About Our Lawsuit: The Mass Removal of the Devil's Garden Mustangs

Brieanah Schwartz, AWHC Policy Counsel

Beginning in 2018, livestock permittees in Devil’s Garden Wild Horse Territory in the Modoc National Forest near Alturas, California, filed a lawsuit against the U.S. Forest Service seeking the immediate removal of over 2,000 wild horses from their home on the range in the Modoc National Forest. This would reduce the wild horse population to between 206-402 in the Forest while authorizing over 3,700 cow/calf pairs and 2,900 sheep to graze for six months a year on the public lands there. 

AWHC teamed up with the Animal Legal Defense Fund and Ms. Bowers, represented by Eubanks & Associates (formally Meyer Glitzenstein and Eubanks), to file a motion to intervene in the case. Our goal is to defend the interests of this federally-protected wild horse herd and ensure that the government does not strike an unfair deal with the ranchers that will harm the horses.

As an alternative to the unsustainable roundup and removal of wild horses, AWHC had proposed implementing and funding a pilot fertility control project to humanely reduce population growth rates in the herd, as recommended by the National Academy of Sciences. However, the Forest Service rejected the offer.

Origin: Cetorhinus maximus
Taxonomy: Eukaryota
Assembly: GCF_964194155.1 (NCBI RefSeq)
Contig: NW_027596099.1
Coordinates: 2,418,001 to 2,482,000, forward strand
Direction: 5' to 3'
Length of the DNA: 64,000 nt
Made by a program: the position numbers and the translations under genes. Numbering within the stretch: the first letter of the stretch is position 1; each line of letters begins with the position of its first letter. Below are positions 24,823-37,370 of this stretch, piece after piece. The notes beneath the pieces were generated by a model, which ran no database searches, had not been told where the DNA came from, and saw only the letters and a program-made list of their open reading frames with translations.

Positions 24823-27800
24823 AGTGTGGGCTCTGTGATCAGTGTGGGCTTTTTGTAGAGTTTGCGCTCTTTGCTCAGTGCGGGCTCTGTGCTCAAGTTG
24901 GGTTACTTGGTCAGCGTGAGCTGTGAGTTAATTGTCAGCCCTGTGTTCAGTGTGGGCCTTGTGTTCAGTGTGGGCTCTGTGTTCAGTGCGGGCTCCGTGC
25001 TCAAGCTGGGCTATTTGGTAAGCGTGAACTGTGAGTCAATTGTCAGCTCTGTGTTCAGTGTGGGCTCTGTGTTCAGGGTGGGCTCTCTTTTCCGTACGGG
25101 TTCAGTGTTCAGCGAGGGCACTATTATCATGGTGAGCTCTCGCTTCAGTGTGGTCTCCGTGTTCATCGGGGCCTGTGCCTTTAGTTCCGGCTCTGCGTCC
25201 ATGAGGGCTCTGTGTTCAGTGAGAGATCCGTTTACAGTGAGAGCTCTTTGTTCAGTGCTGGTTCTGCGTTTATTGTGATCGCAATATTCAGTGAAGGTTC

The Status of the Case Today:

In August 2019, the court granted our motion to intervene and now we must mount a vigorous legal defense for the mustangs of the Modoc National Forest. You can view all the current legal documents here. We will update you as this case develops. 

Past Legal Win in the Devils Garden Territory:

In 2012, the Forest Service significantly reduced the size of the mustangs’ habitat. AWHC sued. Represented by the Animal Legal Defense Fund and our legal team at Meyer Glitzenstein and Eubanks, we prevailed when the D.C. Circuit Court of Appeals vacated the Forest Service’s decision to cut out the middle section of the Territory

Brieanah Schwartz is Policy Counsel for the American Wild Horse Campaign. Schwartz received her J.D. from the University of Maryland Francis King Carey School of Law in Baltimore, Maryland and graduated with a concentration in Environmental Law. She is now barred in the District of Columbia. Brieanah is responsible for advancing AWHC’s position before Congress and this administration, for producing comments that AWHC submits, and for assisting the litigation teams on all of AWHC’s active cases. A long-time lover of wild horses, she self-published a book with her photography and research on the Cumberland Island wild horses while she attended Sweet Briar College in Sweet Briar, Virginia. She currently resides in Washington, D.C. area with her horse, Eire, dogs, Lady, Drover, and Dandy, and kitten, Pippy.